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If You Don't Use a Trademark, Does That Equate to "Trademark Use"?

By James Wan

What you need to know (in a nutshell)

  1. The correct continued use and maintenance of a registered trademark is necessary to protect it from being removed from the trademarks register by third parties.
  2. The concept of “use as a trademark” involves using the trademark as a “badge of origin” to connect the goods or services to the person or entity applying the trademark or the trademark owner.
  3. The question of whether hiding or ceasing the use of a trademark as part of a marketing strategy can be considered “use as a trademark” has not yet been addressed by Australian courts.

Full Article

We explain PepsiCo’s previous Dorito campaign and its effect on trademark maintenance according to the principle of “use it or lose it”. Trademark attorneys remind companies of the importance of using their registered trademarks in order to keep them.

If a trademark owner does not continue to use and maintain it properly, third parties may challenge the registration on the grounds of non-use.

PepsiCo launched an “anti-ad” campaign targeting millennials that do not feature the DORITOS logo. Instead, it reads “LOGO GOES HERE,” offering plain packaging versions of its product for sale.

Millennial bloggers debated whether it is an effective promotional tactic, but this article looks further into its effects on trademark registration in Australia. Namely, will PepsiCo’s anti-ad campaign be viewed as trademark use and enough to protect against a non-use action?

What is a trademark use?

In essence, using a trademark as a “badge of origin” implies that the goods/services it is associated with come from the same entity or person who applied for the trademark.

Trademark use and exploitation are varied. It’s impossible to establish universal rules or criteria for such “usage” because it changes based on product, target audience, industry, etcetera. Common uses of trademarks are on: invoices; packaging; swing-tags; websites ads and products/packaging bearing the trademarks. The connection between a company’s business activities/promotion lies at the heart of this usage style.

PepsiCo’s ad campaign of deliberately hiding its trademark has led to a discussion about whether this strengthens the bond between brand and product. Is it still “use as a trademark” even when hidden?

The Australian courts have yet to address this issue, so the definitive answer is uncertain.

What about well-known trademarks?

Iconic brands like Google, Apple, Coca Cola and Facebook are so well-known that you don’t need to be shown the logo or told what it is for recognition. The mere hint of a related element can immediately bring these marks to mind.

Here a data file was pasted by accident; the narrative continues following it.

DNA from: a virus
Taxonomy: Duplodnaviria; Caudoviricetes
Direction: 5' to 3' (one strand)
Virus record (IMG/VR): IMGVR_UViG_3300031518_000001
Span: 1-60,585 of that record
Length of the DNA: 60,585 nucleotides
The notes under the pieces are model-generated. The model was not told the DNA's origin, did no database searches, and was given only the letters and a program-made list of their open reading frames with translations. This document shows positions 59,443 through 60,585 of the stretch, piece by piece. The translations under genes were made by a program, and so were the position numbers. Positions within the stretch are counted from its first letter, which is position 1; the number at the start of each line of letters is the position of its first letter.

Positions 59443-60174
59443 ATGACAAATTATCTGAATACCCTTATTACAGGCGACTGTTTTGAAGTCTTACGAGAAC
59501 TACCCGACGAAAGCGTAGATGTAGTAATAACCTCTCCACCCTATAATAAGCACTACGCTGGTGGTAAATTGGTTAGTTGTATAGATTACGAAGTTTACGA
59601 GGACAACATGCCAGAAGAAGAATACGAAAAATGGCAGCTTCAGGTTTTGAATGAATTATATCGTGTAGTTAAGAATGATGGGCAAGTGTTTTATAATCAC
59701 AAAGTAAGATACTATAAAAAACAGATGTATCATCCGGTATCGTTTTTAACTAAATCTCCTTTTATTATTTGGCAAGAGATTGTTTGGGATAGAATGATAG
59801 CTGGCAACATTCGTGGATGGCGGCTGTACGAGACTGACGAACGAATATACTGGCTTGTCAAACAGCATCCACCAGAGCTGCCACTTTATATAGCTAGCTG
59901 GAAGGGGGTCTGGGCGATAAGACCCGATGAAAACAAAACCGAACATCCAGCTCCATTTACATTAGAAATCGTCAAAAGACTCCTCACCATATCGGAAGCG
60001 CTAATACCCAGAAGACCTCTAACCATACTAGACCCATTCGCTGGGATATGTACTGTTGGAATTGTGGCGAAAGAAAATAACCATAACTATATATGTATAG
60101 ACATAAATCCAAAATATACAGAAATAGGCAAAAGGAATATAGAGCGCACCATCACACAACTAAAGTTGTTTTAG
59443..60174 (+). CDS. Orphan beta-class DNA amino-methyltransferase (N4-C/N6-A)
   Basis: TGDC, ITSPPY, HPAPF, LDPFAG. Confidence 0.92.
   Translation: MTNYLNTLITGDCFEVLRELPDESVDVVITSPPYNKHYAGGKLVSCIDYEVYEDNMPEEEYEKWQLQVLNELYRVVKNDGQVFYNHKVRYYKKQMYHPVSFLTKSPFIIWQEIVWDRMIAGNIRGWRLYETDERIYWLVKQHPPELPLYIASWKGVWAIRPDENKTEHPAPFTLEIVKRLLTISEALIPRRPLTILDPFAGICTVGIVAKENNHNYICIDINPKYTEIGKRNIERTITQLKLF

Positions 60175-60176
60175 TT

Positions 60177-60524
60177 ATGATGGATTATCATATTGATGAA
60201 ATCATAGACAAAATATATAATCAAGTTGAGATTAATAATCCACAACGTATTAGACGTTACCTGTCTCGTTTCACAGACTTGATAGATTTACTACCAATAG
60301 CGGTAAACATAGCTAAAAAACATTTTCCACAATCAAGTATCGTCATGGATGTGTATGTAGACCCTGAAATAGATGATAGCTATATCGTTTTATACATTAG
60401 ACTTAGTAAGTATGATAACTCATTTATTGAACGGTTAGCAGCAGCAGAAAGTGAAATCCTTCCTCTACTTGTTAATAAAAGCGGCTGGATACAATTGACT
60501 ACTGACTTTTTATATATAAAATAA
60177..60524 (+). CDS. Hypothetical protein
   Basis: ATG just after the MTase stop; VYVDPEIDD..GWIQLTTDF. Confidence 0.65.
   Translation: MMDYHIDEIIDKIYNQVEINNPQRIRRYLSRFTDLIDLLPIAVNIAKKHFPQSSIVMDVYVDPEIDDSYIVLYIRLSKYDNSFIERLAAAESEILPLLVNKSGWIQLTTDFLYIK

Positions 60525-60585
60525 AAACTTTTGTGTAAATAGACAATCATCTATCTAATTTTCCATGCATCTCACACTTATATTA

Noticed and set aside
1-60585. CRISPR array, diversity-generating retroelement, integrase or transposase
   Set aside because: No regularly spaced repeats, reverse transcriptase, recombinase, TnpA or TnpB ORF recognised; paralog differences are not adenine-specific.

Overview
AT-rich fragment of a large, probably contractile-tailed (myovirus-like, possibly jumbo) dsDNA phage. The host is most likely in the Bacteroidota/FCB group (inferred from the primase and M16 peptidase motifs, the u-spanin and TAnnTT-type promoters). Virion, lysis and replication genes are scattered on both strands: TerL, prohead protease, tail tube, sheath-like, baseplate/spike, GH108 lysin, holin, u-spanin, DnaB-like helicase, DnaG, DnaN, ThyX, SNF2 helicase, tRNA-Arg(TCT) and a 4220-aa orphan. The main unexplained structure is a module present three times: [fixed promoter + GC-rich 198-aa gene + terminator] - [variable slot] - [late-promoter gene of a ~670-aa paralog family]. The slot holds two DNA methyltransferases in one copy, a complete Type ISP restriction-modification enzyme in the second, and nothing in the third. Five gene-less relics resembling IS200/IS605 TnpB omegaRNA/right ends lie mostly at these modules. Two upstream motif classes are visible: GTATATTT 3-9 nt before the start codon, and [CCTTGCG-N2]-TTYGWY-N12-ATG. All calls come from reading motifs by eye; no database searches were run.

A brand may not need to demonstrate the actual use of a trademark if it is widely known and the key elements that form the mark are recognizable. This highlights how powerful a strong trademark can be when assessing infringement issues.

PepsiCo’s anti-ad campaign may abstractly reference a trademark, but it does not use the mark as one. So even if the symbol is widely known, this doesn’t mean it has been used or misused by PepsiCo.

The 2010 rejection of Red Bull GmbH’s application for their stylised RED logo may give a clue. They tried to use the wide popularity and recognition of their ‘RED BULL’ mark as proof that it was unique enough to register, but they were not successful in this endeavour due to the unavailability of evidence demonstrating sufficient usage as an identifier.

In cases like PepsiCo’s anti-ad, it is likely that the “use as a trademark” rule depends largely on either IPAustralia or Court. The Red Bull situation demonstrates how important evidence and use of the trademark are when making an application.

Key takeaway points

PepsiCo’s anti-ad campaign draws attention from multiple angles, including trademark law. It is unclear if it meets the criteria for “use as a trademark” since its duration might be temporary and used in conjunction with other uses of the same mark. This situation serves to illustrate that:

  1. To keep a trademark registration active, you must use it.
  2. If your trademark has been altered, you should apply for a new one and talk to your trademark attorney.
  3. Trademarks should be protected, sustained and used to ensure maximum brand recognition.
  4. Advertising initiatives should assess any potential advantages or disadvantages in relation to registered trademarks.